26.1 | Stephanie Lang

The Vital Collapse—Apocalypse and New Paradise in Eça de Queiroz and Teixeira de Pascoaes Fin-de-siècle Europe seems obsessed by the Janus-faced problem of decay and renewal, halfway between the socio-biological sciences of late positivism and the emerging vitalistic theories, where accumulation, waste and loss of vital energies are a constant reference. In Portugal, Eça de… Continue reading 26.1 | Stephanie Lang

26.1 | James Berger

“The Voice of the Bridegroom and the Bride Shall be Heard No More”: Apocalypse, Critique, and Procreation Representations of the end of the world generally involve a totalizing critique of a social-symbolic order seen as corrupt beyond the possibility of reform. But in imagining the end of the world, we imagine also the end of… Continue reading 26.1 | James Berger

26.1 | Barnita Bagchi

Must there be Apocalypse? An Analysis of South Asian Speculative Fiction This article will focus on colonial and postcolonial speculative fiction from South Asia, and ask how, in a geographical region which is culturally and religiously hybrid, we can ‘translate’ the originally Eurocentric terms apocalypse, utopia, and dystopia, and how these can be related. In… Continue reading 26.1 | Barnita Bagchi

26.1 | Teresa Heffernan

On Apocalypse, Monsters and Mourning If apocalypse literally means unveiling or revelation, why is it that so many twenty-first century popular narratives are caught in an endless loop where disaster never gives way to a new dawn? Why is it that they remain stalled at catastrophe and are unable to imagine a future? What is… Continue reading 26.1 | Teresa Heffernan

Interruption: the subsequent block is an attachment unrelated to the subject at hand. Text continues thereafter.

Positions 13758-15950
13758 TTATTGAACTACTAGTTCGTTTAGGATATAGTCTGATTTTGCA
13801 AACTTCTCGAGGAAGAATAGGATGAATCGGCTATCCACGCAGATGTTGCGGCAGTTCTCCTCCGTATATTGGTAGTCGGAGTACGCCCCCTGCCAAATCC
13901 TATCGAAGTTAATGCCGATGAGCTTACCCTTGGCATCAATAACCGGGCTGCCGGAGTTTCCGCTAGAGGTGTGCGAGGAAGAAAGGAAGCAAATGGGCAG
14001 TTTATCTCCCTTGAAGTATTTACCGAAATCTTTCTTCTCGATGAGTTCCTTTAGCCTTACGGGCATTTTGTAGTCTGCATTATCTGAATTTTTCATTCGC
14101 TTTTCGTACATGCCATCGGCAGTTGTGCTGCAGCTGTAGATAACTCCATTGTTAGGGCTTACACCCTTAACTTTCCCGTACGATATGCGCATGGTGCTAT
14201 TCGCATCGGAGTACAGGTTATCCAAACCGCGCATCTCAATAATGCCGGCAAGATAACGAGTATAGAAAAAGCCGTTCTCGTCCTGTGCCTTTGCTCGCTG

26.1 | Laura Copier

“Has anyone seen this?”: Imaginary Apocalypse in Jeff Nichols’ Take Shelter This article explores the enduring presence and appeal of apocalyptic narratives in two recent films, Melancholia and in more detail, Take Shelter. After a short discussion on the definition and on the different ways in whichapocalyptic discourse is manifested (not only in religious and… Continue reading 26.1 | Laura Copier

26.1 | Jessica Hurley

Still Writing Backwards: Literature After the End of the World This article challenges the conflation in late twentieth-century culture of postmodernism with post-apocalypticism, arguing that the central features of postmodernism—the repeal of the Grand Narrative model of history, the decentering of the subject, and the reimagining of the world as non-anthropocentric—are also central to an… Continue reading 26.1 | Jessica Hurley

26.1 | Frederick Buell

Post-Apocalypse: A New U.S. Cultural Dominant Over the last three decades, post-apocalypse has become a widespread feature of U.S. culture: in literary and popular fiction and film; in genres from science fiction to young adult fiction; on platforms ranging from print to television and even infants’ toys. Postapocalypse is in fact a cultural dominant in… Continue reading 26.1 | Frederick Buell